Director of Sales in Africa, Mark Schmidt, talks about the next generation of gaming
In a world that is increasingly connected, there is a rising demand for every-quicker mobile internet speeds and instant connectivity in every corner.
Africa is no exception to the rule. Though burdened by significant challenges in terms of infrastructure, new statistics from the Global Mobile Suppliers Association (GSA) have revealed that 24 operators in 18 countries in the continent are evaluating, trialling and deploying 5G networks.
Without naming specific countries or operators, the GSA report hints at operators in South Africa being at the forefront of the intended deployment of 5G into commercial networks. Operators acting in Nigeria and Kenya are also believed to be examining their options. Worldwide, the report stated there were 61 countries with live 5G commercial networks by the end of January 2021, with 413 operators in 131 countries investing in the technology. In turn, the number of available 5G mobile devices worldwide increased by over 60 per cent in six months, according to the report.
Once in widespread use, 5G networks promise to revolutionise the mobile experience. Existing network capacity will be boosted and new possibilities in product development start to open up, particularly around the live streaming of sport to mobile devices.
While talk of super-fast mobile 5G networks and uninterrupted coverage is premature as things stand across Africa, it is safe to say there is an increasing focus on the advancement of mobile technology in the region. In terms of gaming, the continent has historically been dominated by retail but things are beginning to change. Mobile money has long become a staple for bettors in Africa. Operators successfully integrating with local wallet providers to provide simple deposit and withdrawal processes have helped build a groundswell of confidence in mobile betting.
The impact of Covid-19 has sharpened minds within the industry. Cash remains king and the forced closure of retail establishments has had a major adverse impact on Africa’s betting and gaming industry. With the rapid growth in mobile use, though, operators have increasingly seen mobile as forming a potential pathway not only through lockdown difficulties but also far beyond.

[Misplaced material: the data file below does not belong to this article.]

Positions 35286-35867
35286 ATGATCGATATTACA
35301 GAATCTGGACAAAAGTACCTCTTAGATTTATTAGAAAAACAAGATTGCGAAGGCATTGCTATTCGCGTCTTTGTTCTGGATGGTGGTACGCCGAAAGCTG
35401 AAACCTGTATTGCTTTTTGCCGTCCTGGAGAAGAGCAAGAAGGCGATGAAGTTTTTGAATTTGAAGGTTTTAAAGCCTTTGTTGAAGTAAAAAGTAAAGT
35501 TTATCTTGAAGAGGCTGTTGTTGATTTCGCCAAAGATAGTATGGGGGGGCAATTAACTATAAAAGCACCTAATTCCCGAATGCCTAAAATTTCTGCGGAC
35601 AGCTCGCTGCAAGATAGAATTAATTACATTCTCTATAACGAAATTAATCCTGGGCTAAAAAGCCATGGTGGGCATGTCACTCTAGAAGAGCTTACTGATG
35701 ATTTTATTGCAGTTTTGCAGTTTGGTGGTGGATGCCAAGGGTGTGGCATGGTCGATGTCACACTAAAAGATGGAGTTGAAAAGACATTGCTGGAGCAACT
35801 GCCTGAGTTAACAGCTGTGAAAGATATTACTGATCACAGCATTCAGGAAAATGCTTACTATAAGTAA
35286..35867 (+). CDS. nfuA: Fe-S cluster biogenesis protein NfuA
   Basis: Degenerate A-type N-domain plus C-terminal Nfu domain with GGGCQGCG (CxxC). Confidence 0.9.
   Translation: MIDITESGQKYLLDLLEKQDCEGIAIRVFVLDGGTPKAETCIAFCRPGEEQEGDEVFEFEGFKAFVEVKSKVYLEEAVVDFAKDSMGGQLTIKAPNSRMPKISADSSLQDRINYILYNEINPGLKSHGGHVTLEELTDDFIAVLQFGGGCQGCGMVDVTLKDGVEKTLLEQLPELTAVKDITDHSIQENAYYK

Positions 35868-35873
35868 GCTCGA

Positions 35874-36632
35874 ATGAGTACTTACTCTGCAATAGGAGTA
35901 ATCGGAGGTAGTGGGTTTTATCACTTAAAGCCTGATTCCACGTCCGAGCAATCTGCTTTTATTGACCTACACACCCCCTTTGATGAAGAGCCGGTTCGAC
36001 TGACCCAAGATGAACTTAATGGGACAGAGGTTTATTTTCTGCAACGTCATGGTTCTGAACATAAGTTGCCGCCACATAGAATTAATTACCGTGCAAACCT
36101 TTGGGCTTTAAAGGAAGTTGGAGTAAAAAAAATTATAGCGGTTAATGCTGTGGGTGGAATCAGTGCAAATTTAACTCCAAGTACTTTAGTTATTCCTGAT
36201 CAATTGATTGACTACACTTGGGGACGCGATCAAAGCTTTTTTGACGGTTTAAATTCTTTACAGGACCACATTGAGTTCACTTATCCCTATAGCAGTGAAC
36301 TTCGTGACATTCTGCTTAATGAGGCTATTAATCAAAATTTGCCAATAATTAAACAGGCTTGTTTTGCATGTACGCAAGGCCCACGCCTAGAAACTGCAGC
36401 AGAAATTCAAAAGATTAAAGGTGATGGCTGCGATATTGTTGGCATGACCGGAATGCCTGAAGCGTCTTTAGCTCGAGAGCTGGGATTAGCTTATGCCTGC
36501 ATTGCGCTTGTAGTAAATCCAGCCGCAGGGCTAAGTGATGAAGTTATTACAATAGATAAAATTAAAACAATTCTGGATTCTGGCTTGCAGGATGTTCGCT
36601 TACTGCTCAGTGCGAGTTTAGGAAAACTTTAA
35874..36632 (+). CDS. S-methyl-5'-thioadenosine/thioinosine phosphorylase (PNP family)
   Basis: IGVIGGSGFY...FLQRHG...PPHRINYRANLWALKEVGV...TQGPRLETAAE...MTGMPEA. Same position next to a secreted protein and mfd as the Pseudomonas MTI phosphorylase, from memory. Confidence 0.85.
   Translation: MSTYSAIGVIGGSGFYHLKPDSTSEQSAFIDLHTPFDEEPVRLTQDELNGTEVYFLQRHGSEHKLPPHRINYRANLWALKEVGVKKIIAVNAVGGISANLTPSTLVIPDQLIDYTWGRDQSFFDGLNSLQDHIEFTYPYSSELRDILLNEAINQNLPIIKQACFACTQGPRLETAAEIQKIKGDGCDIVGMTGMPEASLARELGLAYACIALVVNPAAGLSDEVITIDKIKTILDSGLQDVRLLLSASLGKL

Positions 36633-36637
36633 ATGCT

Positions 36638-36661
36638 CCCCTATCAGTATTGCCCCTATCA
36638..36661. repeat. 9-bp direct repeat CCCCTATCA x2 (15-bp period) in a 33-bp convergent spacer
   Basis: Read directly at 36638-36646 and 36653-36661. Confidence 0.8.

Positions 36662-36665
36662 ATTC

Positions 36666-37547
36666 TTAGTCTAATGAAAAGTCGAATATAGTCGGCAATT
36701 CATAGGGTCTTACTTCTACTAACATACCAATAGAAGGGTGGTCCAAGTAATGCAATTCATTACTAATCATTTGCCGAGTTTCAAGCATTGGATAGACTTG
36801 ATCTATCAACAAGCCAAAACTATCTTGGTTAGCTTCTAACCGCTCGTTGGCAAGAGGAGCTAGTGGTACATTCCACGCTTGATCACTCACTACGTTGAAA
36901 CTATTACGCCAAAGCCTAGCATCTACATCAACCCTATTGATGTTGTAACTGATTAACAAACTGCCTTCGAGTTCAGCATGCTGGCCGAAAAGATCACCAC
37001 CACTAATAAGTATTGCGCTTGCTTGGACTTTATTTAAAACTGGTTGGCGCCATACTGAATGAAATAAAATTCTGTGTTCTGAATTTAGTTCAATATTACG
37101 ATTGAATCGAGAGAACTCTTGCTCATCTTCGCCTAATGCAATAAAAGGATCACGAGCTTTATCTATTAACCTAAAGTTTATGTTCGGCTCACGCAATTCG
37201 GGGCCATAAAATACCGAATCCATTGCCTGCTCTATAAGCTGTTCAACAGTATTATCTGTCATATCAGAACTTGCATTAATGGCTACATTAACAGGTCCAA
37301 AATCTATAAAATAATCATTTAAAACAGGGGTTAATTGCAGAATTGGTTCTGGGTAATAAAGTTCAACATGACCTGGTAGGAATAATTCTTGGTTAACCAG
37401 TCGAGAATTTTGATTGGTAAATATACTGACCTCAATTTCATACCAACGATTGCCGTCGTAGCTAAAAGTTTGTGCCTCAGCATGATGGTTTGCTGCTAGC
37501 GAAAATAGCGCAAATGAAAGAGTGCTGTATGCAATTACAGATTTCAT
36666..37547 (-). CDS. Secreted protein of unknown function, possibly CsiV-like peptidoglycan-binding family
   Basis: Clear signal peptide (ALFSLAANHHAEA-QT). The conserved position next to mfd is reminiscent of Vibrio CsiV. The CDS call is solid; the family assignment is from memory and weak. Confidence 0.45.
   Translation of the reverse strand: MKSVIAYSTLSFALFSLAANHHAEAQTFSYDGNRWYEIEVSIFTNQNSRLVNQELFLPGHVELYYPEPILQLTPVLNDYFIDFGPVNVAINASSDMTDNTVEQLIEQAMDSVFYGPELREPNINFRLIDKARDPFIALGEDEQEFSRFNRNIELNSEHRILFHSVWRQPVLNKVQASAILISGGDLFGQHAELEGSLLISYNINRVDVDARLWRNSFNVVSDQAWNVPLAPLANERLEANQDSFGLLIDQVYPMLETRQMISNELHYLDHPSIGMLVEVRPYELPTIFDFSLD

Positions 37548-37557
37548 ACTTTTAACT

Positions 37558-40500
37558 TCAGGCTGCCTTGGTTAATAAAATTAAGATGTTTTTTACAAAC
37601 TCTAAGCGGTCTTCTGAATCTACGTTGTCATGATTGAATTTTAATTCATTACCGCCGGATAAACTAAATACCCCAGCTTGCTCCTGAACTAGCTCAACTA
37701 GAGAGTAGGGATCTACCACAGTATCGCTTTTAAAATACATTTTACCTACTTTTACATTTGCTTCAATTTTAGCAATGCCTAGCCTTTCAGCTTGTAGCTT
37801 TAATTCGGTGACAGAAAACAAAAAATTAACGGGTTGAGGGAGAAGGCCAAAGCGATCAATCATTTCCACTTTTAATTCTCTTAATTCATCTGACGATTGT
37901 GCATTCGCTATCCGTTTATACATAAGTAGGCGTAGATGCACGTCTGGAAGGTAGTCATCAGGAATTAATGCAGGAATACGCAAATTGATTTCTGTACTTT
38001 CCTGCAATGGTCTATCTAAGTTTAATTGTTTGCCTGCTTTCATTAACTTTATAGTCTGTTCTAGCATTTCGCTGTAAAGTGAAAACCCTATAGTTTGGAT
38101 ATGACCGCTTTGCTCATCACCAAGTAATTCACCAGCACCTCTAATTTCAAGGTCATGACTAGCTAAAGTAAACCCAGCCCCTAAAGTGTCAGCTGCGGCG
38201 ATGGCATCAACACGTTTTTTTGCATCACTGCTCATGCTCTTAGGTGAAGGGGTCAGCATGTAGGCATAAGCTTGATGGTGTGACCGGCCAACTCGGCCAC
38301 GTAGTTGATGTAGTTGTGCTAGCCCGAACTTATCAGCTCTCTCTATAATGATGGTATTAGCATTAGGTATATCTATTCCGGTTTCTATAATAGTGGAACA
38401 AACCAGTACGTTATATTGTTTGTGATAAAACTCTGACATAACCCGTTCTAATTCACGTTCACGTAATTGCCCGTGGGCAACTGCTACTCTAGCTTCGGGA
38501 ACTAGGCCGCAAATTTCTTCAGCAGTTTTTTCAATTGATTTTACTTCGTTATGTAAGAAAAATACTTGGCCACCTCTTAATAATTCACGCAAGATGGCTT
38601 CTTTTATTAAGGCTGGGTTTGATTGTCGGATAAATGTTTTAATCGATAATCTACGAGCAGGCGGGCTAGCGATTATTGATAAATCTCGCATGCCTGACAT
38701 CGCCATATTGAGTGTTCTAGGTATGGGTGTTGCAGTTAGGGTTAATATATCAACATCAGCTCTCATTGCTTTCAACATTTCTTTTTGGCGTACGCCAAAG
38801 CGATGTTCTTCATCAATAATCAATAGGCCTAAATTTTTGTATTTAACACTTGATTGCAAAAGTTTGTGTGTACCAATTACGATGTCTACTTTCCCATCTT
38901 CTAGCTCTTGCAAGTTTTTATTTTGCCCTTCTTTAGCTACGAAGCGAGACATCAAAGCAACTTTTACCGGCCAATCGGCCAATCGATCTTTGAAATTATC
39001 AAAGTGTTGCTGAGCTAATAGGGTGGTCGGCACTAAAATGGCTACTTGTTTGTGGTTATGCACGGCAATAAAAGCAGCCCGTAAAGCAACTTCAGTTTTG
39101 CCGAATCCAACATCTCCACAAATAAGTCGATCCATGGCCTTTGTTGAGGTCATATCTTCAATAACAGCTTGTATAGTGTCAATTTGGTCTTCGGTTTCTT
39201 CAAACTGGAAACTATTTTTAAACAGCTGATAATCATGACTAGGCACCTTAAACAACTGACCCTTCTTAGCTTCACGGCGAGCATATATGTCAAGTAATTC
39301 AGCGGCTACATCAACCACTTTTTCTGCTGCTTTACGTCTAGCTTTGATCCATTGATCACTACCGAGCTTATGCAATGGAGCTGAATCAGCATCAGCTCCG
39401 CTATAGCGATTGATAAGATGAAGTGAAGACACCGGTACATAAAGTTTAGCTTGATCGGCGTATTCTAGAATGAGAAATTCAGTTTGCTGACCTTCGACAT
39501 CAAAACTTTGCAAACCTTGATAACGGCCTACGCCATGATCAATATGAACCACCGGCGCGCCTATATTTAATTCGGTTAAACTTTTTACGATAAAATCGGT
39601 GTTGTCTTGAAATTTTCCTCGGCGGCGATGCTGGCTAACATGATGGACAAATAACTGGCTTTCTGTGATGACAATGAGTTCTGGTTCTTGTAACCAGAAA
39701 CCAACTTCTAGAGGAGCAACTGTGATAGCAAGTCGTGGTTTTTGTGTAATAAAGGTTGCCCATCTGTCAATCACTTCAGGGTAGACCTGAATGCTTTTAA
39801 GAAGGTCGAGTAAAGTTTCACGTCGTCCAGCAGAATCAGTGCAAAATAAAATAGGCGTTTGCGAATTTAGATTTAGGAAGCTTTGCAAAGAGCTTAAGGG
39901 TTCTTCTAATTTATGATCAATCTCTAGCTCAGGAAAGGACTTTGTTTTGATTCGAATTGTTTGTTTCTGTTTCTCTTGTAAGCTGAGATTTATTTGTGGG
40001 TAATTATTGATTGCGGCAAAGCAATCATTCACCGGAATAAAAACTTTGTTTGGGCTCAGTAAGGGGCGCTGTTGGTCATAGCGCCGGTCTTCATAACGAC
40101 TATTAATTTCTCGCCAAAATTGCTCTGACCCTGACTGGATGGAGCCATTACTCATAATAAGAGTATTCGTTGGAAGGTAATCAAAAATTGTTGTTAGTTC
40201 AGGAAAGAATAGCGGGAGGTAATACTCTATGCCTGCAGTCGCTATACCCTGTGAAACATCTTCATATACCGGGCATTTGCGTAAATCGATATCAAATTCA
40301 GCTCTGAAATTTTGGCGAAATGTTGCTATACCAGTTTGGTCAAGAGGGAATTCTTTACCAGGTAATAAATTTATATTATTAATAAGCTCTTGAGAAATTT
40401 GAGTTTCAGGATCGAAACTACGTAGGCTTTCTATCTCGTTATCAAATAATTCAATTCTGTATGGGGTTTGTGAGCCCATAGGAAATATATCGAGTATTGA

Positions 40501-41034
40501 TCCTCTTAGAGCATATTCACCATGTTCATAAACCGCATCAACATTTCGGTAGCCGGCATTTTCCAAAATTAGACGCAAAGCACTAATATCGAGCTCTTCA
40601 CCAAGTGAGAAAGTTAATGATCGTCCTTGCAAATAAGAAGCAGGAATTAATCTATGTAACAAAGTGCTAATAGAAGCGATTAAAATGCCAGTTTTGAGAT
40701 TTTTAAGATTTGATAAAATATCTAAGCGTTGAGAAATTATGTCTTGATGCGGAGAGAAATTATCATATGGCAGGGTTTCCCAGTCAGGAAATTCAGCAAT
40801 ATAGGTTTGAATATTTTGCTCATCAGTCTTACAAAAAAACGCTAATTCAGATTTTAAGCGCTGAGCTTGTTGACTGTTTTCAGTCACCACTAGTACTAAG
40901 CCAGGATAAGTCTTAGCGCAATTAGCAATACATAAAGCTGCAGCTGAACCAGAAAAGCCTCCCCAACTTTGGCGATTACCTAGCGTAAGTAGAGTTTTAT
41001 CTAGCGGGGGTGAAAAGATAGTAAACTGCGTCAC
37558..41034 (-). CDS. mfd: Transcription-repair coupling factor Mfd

That said and even despite the acceptance of mobile money, severe challenges remain. In Nigeria, for example, the reality as it stands is that the cheapest pre-paid mobile data plan is around $0.30 for 50MB. That’s quite a barrier for a population where, according to figures from the World Bank, 68 per cent of the population subsist on $1.25 a day. At the very least, such financial barriers for vast swathes of the population across Africa puts into context talk of all the many wonders 5G networks can bring for the industry.
Similarly, while smartphone penetration across the world runs at four out of every 10 people across a global population of 7.7 billion, the adoption rate in Africa varies hugely from country to country. Remove South Africa from the equation and the picture becomes slightly more uniform, with feature phones dominating in most markets.
Against a backdrop of costly data and so many devices that are simply not capable of carrying rich content, operators must consider an approach which caters for both ends of the spectrum, with flexible solutions that also incorporate USSD betting. USSD allows for mobile wagering without the need for Wifi, GPRS or 3G and has taken off in countries including Tanzania, Kenya and Nigeria, where smartphones are not as prevalent.
Our work in Africa has seen us advance our platform through the development of Opera Mini capability, which provides access to a market containing 120 million users of the mobile browser across the continent. Opera Mini negotiates many of the hurdles that have stood between mobile sports betting and mass adoption in Africa, with the browser enabling operators to pull back many of the data-intensive features within sportsbooks and streamlining the process of placing bets cheaply and at speed.
As early movers on Opera Mini, on a platform which combines USSD and mobile wallet integration, we believe that we are well-positioned for upcoming moves by major players into Africa across the next 12 months. While 5G will have to wait for most across the region, it pays to get ahead of the game in offering truly a truly localised, flexible platform solution right now.